Despite the availability of numerical models, interest in analytical solutions of multidimensional advection-dispersion systems remains high. Such models are commonly used for performing Tier I risk analysis and are embedded in many regulatory frameworks dealing with groundwater contamination. In this work, we develop a closed-form solution of the three-dimensional advection-dispersion equation with exponential source decay, first-order reaction, and retardation, and present an approach based on some ease of use diagrams to compare it with the integral open form solution and with earlier versions of the closed-form solution. The comparison approach focuses on the relative differences associated with source decay and the effect of simulation time. The analysis of concentration contours, longitudinal sections, and transverse sections confirms that the closed-form solutions studied can be used with acceptable approximation in the central area of a plume bound transversely within the source width, both behind and beyond the advective front and for concentration values up to two orders of magnitude less than the initial source concentration. As the proposed closed-form model can be evaluated without nested numerical computations and with simple mathematical functions, it can be very useful in risk assessment procedures.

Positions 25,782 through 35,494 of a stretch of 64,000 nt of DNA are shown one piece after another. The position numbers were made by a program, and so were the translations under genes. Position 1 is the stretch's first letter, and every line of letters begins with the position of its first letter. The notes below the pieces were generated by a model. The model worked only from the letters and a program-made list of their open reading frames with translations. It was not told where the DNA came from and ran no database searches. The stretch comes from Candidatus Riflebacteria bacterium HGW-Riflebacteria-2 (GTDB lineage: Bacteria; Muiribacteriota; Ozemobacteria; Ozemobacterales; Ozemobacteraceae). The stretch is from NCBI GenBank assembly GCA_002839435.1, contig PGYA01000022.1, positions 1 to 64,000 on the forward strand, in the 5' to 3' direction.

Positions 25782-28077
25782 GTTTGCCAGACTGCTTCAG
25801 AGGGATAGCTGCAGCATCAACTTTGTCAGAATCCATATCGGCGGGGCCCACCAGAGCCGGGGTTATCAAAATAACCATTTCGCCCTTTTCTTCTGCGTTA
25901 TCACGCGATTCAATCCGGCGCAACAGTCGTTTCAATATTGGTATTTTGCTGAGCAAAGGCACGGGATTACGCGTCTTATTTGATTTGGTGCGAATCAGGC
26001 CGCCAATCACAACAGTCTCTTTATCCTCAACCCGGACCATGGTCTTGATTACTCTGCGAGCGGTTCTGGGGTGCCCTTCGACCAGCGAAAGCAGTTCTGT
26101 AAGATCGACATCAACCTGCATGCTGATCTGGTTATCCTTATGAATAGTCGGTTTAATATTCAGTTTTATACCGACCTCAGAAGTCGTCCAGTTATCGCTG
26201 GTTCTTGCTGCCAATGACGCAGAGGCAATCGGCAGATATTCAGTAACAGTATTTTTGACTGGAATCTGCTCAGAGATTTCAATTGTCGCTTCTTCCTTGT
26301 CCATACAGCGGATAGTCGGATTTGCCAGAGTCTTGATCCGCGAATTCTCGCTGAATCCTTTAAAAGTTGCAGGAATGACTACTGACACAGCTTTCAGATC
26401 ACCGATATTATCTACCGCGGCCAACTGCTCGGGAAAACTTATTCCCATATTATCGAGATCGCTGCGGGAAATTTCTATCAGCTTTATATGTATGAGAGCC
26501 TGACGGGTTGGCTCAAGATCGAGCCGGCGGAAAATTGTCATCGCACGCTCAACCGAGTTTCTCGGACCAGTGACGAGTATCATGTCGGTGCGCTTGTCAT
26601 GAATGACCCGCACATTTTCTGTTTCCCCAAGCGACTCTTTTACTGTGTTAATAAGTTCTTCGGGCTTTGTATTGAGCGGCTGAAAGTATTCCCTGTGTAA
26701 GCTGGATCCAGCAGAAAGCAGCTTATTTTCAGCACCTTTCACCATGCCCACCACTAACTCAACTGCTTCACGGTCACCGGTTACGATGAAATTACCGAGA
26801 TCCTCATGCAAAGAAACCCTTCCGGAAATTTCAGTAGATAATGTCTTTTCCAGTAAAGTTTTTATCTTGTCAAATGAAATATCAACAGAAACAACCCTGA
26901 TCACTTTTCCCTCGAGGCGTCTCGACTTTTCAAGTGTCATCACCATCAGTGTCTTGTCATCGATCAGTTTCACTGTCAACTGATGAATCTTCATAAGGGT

Analytical Solutions of Three-Dimensional Contaminant Transport Models with Exponential Source Decay

Paladino, Ombretta;Moranda, Arianna;
2018

Abstract

Despite the availability of numerical models, interest in analytical solutions of multidimensional advection-dispersion systems remains high. Such models are commonly used for performing Tier I risk analysis and are embedded in many regulatory frameworks dealing with groundwater contamination. In this work, we develop a closed-form solution of the three-dimensional advection-dispersion equation with exponential source decay, first-order reaction, and retardation, and present an approach based on some ease of use diagrams to compare it with the integral open form solution and with earlier versions of the closed-form solution. The comparison approach focuses on the relative differences associated with source decay and the effect of simulation time. The analysis of concentration contours, longitudinal sections, and transverse sections confirms that the closed-form solutions studied can be used with acceptable approximation in the central area of a plume bound transversely within the source width, both behind and beyond the advective front and for concentration values up to two orders of magnitude less than the initial source concentration. As the proposed closed-form model can be evaluated without nested numerical computations and with simple mathematical functions, it can be very useful in risk assessment procedures.
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Utilizza questo identificativo per citare o creare un link a questo documento: https://hdl.handle.net/11567/908749
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